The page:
Relapsed/refractory patients

The POLLUX clinical trial to assess the efficacy of daratumumab in combination with lenalidomide and dexamethasone

In October 2016, Meletios A. Dimopoulos, Philippe Moreau and collaborators, published the results of the POLLUX clinical trial in the New England Journal of Medicine. The study was designed to assess the efficacy of daratumumab in combination with lenalidomide and dexamethasone, for the treatment of multiple myeloma (MM). In this open-label, phase 3 trial, 593 patients were recruited (between June 2014 and July 2015, at 135 sites in 18 countries) with relapsed or refractory MM, and were randomly assigned into two treatment groups: daratumumab in combination with lenalidomide and dexamethasone, or lenalidomide plus dexamethasone alone (control). The primary end point was progression free survival (PFS) with various secondary endpoints.

Treatment:

  • Treatment cycles were 28 days
  • Daratumumab was administered (intravenously) at a dose of 16 mg/kg: cycles 1-2: on days 1, 8, 15, and 22 for 8 weeks; cycles 3-6: every 2 weeks (on days 1 and 15) for 16 weeks; cycles 7 onwards: every 4 weeks
  • Lenalidomide was administered (orally) at a dose of 25 mg on days 1 to 21 of each cycle if the creatinine clearance was more than 60 ml/min (or a dose of 10 mg daily if the creatinine clearance was 30 - 60 ml/min)
  • Dexamethasone was given at a dose of 40 mg weekly:
    • For the daratumumab group, the dose of dexamethasone was split: 20 mg - prior to infusion with daratumumab (as preventative measure for infusion-related reactions) and 20 mg - the next day
    • Dexamethasone could be reduced to 20 mg/week for patients who were 75 years or older, had a BMI < 18.5, or had previous unacceptable side effects associated with glucocorticoid therapy

Key Findings:

  • 569 patients were recruited: daratumumab - 286 and control group (283)
  • Median age = 65 years (range, 34-89 years)
  • At the point of data cut-off (March 2016) 23.3% (66 pts) (daratumumab) and 47.0% (132pts) control had discontinued treatment
  • Median follow-up = 13.5 months
  • Events of disease progression or death = 18.5% (53 pts) vs. 41.0% (116 pts) HR = 0.37 (95% CI, 0.27-0.52; P<0.001)
  • Kaplan-Meir rate of PFS (12 months) = 83.2% (95% CI, 78.3-87.2 %) vs. 60.1% (95% CI, 54.0-65.7%)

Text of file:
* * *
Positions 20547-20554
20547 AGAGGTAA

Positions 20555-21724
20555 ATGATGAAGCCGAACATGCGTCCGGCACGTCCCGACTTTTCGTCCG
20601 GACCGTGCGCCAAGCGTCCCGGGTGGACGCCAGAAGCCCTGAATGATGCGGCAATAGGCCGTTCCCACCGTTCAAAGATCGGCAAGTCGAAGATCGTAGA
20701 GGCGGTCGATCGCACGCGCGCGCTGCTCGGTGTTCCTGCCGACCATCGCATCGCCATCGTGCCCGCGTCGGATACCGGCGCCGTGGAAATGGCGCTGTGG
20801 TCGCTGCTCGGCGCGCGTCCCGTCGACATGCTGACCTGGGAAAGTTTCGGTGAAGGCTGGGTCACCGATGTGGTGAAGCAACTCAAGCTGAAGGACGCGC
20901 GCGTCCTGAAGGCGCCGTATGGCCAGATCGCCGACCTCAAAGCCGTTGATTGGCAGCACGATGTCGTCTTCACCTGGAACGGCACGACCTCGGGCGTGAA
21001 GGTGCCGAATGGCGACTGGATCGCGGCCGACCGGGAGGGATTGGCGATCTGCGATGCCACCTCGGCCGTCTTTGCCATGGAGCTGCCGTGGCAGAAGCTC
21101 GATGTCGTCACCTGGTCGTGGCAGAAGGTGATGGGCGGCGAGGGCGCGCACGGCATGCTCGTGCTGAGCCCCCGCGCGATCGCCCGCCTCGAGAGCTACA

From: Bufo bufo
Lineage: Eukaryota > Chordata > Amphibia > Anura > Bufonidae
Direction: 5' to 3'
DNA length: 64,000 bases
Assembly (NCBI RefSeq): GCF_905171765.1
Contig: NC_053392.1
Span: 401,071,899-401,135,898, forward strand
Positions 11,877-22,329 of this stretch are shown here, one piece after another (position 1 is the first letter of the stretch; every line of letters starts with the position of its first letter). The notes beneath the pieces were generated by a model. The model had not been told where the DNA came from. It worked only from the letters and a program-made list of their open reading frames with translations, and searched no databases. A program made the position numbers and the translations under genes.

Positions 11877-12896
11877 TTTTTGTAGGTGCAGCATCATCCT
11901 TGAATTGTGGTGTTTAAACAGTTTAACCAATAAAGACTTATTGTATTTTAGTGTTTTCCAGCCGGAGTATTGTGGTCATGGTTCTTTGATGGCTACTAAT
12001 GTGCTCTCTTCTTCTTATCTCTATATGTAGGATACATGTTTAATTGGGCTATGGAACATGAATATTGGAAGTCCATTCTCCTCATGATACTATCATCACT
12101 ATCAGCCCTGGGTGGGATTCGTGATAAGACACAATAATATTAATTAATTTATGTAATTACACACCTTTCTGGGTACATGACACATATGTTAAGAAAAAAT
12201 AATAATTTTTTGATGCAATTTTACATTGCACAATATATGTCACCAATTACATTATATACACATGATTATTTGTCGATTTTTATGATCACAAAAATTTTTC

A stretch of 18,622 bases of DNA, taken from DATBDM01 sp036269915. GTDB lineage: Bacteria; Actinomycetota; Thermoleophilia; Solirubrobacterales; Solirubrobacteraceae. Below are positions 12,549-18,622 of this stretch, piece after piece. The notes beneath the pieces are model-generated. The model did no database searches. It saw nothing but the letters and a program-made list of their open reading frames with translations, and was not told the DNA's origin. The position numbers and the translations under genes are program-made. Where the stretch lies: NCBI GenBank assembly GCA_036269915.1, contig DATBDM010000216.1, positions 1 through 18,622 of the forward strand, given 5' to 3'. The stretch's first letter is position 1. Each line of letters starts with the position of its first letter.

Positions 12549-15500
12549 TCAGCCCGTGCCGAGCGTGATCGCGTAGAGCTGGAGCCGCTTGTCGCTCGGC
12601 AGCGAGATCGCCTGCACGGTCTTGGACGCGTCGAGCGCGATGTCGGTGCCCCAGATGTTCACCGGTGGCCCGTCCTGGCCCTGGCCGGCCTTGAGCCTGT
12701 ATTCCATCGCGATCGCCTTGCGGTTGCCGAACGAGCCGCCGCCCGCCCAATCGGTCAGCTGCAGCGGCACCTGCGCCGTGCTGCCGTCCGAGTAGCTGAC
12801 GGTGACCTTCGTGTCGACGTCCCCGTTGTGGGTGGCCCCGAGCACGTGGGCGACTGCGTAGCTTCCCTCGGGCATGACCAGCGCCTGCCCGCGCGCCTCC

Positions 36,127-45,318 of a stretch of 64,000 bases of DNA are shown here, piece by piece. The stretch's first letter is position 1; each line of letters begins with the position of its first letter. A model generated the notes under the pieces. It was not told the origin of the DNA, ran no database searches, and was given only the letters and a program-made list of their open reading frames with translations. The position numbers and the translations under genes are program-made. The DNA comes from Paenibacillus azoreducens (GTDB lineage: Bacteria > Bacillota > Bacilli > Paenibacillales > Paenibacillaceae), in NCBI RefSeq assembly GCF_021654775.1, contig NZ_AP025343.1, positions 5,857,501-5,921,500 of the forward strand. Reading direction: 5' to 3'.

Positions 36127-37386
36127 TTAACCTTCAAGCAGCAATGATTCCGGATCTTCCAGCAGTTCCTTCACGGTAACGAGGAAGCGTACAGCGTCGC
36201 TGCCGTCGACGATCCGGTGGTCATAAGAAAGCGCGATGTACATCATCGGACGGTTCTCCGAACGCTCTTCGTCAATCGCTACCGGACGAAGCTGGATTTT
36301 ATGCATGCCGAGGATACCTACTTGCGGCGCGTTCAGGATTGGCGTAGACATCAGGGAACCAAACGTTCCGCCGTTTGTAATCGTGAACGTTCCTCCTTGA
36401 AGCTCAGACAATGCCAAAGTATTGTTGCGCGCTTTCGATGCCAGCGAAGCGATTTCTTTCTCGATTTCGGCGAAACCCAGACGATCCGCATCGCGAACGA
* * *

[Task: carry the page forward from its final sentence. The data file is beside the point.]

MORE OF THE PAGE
• Median PFS = not reached (95% CI, could not be estimated) vs. 18.4 months (95% CI, 13.9 to could not be estimated)
  • TTP = 148 events: 15.4% (44 pts) vs. 36.7% (104 pts); HR = 0.34 (95% CI, 0.23-0.48; P<0.001)
  • Rate of PFS (12 months) = 85.7% (95% CI, 80.9-89.4) vs. 63.2% (95% CI, 57.1-68.8%)
  • Subgroup analyses confirmed the benefit of daratumumab across all groups, and the benefit was observed regardless of previous therapy or prior exposure to lenalidomide
  • ORR (patients with evaluable responses) = 92.9% vs. 76.4% (P<0.001); similar in ITT population
  • VGPR = 75.8% vs. 44.2%, (P<0.001)
  • CR = 43.1% vs.19.2%, (P<0.001)
  • Threshold for minimal residual disease (1 tumor cell per 105 white cells) = 22.4% vs. 4.6% (P<0.001)
  • Median duration of response = not reached (95% CI, could not be estimated) vs. 17.4 months (95% CI, 17.4 months to could not be estimated)
  • Rate of PFS (at 12 months, patients with a PR or better) = 87.8% (95% CI, 83.1 - 91.3) vs. 73.6% (95% CI, 67.0- 79.1)
  • Rate of PFS (patients with a VGPR or better) = 91.7% (95% CI, 87.1-94.8%) vs. 85.8% (95% CI, 78.1-90.9%)
  • Deaths at interim analysis = 30 pts vs. 45 pts
  • OS (at 12 months) = 92.1% (95% CI, 88.2-94.7%) vs. 86.8% (95% CI, 82.2-90.3%)

Safety

  • Serious AEs = 48.8% vs. 42.0%
  • Most common AE: Pneumonia = 8.1% vs. 8.5%
  • AEs leading to treatment discontinuation = 6.7% vs. 7.8%
  • AEs occurring at a frequency of ≥ 10% in daratumumab vs. control: neutropenia, diarrhea, upper respiratory tract infection, and cough (although most can be attributed to longer exposure to treatment).
  • Deep-vein thrombosis = 1.8% vs. 3.9%
  • Neutropenia (grade 3 or 4) = 51.9% vs. 37.0%
  • Thrombocytopenia (grade 3 or 4) = 12.7% vs.13.5%